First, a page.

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Old 04-11-10, 01:41 PM   #10
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^^ If it comes back, the CEL, you may be in for a surprise...

I have read countless nightmares regarding certain MAF's being VERY picky with cleaning procedures... IE. they would die shortly after causing the car to go into limp mode.
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Old 04-12-10, 09:35 AM   #11
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Quote:
Originally Posted by 01LEXPL View Post
^^ If it comes back, the CEL, you may be in for a surprise...

I have read countless nightmares regarding certain MAF's being VERY picky with cleaning procedures... IE. they would die shortly after causing the car to go into limp mode.
Perhaps, then, someone who KNOWS can advise just what TO do, and what NOT to do.....?

Thanks.
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Old 04-12-10, 12:31 PM   #12
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Quote:
Originally Posted by Lexpedient View Post
Perhaps, then, someone who KNOWS can advise just what TO do, and what NOT to do.....?

Thanks.
Lol, is this some sort of passive agressive rant?
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Old 08-07-11, 02:06 PM   #13
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Quote:
Originally Posted by BoostedE21 View Post
You shouldn't have to change them yet at 135,000 km. But, if you really want to, it's not hard.

You have to take the plastic engine cover off, which reveals the tops of the coils (one for each cylinder). They look like black boxes from above, but they are about 4 inches long (which you'll see when you pull them out). 3 facing you from the front of the car, and 3 on the other side facing the firewall. They come off very easily with one 10mm bolt and un-attaching the wiring clip to them. Then just pull it right off - they are not threaded. You'll need a spark plug socket and an extension for your 1/4" drive, and then just loosen them up very carefully, and replace - one at a time. Be very careful not to over-tighten them when installing the new ones. Then just do the process in reverse. Very simple, very basic.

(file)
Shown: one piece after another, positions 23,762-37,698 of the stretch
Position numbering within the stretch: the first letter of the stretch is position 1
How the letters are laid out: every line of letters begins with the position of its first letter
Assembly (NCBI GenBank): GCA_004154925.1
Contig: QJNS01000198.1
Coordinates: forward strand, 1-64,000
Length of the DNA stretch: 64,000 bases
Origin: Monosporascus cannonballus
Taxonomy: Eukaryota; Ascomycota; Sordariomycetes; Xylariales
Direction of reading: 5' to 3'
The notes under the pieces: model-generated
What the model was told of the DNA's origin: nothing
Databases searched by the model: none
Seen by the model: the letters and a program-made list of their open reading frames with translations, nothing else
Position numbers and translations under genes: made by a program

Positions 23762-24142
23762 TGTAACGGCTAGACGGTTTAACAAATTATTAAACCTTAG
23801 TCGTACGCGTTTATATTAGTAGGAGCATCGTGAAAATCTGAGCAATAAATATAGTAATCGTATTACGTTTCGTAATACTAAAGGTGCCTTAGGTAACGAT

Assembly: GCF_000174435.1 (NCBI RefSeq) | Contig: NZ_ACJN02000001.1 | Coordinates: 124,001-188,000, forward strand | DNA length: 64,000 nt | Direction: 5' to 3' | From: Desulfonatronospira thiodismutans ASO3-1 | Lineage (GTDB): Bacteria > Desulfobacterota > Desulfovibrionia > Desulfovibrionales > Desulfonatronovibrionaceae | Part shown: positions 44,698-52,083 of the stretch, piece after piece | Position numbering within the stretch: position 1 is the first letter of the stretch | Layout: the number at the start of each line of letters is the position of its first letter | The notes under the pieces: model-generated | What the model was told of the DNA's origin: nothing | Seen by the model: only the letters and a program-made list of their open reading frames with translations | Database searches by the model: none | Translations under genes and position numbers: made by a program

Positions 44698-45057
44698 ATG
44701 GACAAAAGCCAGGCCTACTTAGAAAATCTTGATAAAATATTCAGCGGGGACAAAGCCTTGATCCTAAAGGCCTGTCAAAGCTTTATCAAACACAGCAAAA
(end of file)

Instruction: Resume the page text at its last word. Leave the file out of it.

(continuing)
The front three are very easy to do, and you should be able to do the back three without removing the intake manifold, but it'll take a little bit of wedging and maneuvering the extension down into the hole. I was able to do mine in about 30 minutes without needing to pull off the intake manifold.
I just completed changing 6 plugs on my 2001 ES 300. The front bank was easy, but after 100K miles, some of them were really hard to remove. I put a little silicone on the threads of the new Iridiums and they went in by hand turning the socket extension. About three or four rackets was enough to flatten the washer and feel tight. The back bank was a bear! I found removing left and right plug coils first and leaving them out provided more room to get at the middle back bank plug. Also, I used a telescopic magnet to remove the plug from the deep well rather than a socket with a foam insert.
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Old 08-07-11, 02:06 PM